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Summary: Examination of the second BE-Attitude: Blessed are those who mourn, for they will be comforted.

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PURSUING HAPPINESS : Sharing the Sorrow of God

Matthew 5:4 and 2 Corinthians 1:3-11

1. Last Sunday we commenced an 8 week journey through the Beatitudes that will take us up till the end of August.

2. Just a few reminders about this passage which forms the opening statements of Jesus’ Sermon on the Mount:

• This sermon is addressed not primarily to the masses, but specifically to His disciples. This is instruction for those who have chosen to follow Him. It is His instruction manual for entry into and living of the Christian life. You want to know what it means to be a Christian? Here in Matthew 5-7 is the definition and description of what it means to be a member of the church.

• These opening statements on what constitutes true happiness are progressive in nature – they are God’s stairway to abundant living. They start by pronouncing God’s blessing on those who recognize and acknowledge their own spiritual bankruptcy – that is the ground floor entrance to the Kingdom of God – admitting that we do not have within ourselves what it takes to please God. We are dependent on His mercy, His forgiveness, and His grace. Then what follows, builds on that initial attitude.

• And that attitude of humility and total reliance on God must always remain foundational. We will never arrive at a point where we can say to Him, “OK God, you can let go now. I can now live this life on my own.”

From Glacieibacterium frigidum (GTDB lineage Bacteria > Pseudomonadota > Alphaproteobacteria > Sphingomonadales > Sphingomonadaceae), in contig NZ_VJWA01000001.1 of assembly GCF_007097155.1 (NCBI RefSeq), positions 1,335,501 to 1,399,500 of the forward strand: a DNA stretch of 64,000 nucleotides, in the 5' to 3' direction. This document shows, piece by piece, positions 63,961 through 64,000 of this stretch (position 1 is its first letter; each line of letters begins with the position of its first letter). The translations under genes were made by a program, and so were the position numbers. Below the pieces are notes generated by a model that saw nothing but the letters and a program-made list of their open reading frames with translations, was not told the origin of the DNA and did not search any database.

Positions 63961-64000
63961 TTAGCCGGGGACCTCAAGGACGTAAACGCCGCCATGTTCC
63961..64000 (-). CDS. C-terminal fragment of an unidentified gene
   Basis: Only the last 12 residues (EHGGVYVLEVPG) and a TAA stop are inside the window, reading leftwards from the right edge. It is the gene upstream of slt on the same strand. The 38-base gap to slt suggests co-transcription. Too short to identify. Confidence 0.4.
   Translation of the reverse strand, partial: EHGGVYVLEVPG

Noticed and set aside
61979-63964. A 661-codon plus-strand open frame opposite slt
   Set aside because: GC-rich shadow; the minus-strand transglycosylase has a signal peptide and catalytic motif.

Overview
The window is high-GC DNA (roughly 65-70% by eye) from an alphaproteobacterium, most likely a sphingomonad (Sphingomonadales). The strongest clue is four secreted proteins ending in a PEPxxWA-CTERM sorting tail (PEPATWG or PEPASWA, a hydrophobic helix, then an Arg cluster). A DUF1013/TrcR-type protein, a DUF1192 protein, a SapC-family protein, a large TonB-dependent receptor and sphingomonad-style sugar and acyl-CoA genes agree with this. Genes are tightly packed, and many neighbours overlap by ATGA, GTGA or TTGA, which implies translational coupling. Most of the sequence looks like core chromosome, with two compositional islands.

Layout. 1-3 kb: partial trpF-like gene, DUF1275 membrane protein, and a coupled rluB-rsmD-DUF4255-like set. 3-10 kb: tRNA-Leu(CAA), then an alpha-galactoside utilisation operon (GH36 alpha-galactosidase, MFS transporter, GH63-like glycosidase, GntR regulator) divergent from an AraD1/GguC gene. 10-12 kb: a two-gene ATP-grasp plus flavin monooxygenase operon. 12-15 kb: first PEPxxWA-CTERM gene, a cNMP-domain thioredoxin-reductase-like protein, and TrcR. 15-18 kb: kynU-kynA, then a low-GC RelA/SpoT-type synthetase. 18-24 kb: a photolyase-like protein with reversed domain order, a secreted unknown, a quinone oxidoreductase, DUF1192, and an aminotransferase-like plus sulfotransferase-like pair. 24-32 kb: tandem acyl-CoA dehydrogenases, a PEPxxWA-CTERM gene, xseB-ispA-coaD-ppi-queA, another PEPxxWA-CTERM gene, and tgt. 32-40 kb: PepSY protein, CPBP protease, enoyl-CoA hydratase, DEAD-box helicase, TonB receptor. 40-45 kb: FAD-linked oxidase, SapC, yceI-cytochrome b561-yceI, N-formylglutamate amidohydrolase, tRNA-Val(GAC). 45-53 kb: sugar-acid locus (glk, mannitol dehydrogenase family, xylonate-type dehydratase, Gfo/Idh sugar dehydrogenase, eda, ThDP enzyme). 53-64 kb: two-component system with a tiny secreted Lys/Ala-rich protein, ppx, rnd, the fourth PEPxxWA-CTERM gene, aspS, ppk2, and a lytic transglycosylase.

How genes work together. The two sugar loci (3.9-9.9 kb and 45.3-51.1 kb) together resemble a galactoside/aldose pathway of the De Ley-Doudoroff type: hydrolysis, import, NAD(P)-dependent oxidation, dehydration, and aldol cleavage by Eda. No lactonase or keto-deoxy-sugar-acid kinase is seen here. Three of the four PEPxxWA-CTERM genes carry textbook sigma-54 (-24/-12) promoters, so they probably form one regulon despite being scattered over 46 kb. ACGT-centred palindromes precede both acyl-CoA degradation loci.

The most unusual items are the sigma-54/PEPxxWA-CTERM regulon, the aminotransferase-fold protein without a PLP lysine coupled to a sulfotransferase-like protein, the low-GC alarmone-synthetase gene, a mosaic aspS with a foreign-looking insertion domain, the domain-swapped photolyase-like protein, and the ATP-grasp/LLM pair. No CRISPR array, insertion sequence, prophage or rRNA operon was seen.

3. Now, building on that initial step, we move up to the second Be-Attitude – “Blessed are those who mourn, for they shall be comforted.”

• Again, how upside down and strange this sounds to the world’s ears!

• The world would say, “Blessed are the cheerful”, “Blessed are the partygoers”, “Blessed are the potheads” who know how to use the substances, systems, and secrets of this world to numb the pain or keep themselves oblivious to it for they will have a good time.

4. Just before we launch into examining this Beatitude, I should make it clear that the believer’s experience of the Kingdom of God – the full realm and reign of God – needs to be understood in terms of our living between the “no more” and the “not yet”.

• We’re on a journey – like the Israelites of old during their years in the wilderness who were no longer captives in Egypt but were also not yet living in the Land of Promise. Yes, they received manna from heaven and water from the rock, but were not yet enjoying the milk and the honey.

• We still have to endure some of the limitations and sufferings and heartaches of this world, but are already starting to experience some of the blessings, some of the abundance, and refreshment of the life that is to come.

• And so the outcomes stated for each of the Beatitudes also needs to be seen in that light – while the full deposit has already been placed in our account through the finished work of Jesus Christ’s death and resurrection on our behalf, we are only able now to enjoy some of the interest on that account. But there is a day coming when we will experience it to the full.

• Right here and now, as we come to God in humility and repentance as “poor in spirit” – acknowledging and confessing our spiritual bankruptcy, we become citizens of the Kingdom of God. But our experience of the full benefits of that citizenship has to wait till “every knee has bowed and every tongue confessed that Jesus Christ is Lord” and all “the kingdoms of this world have become the Kingdom of our God and of His Christ”.


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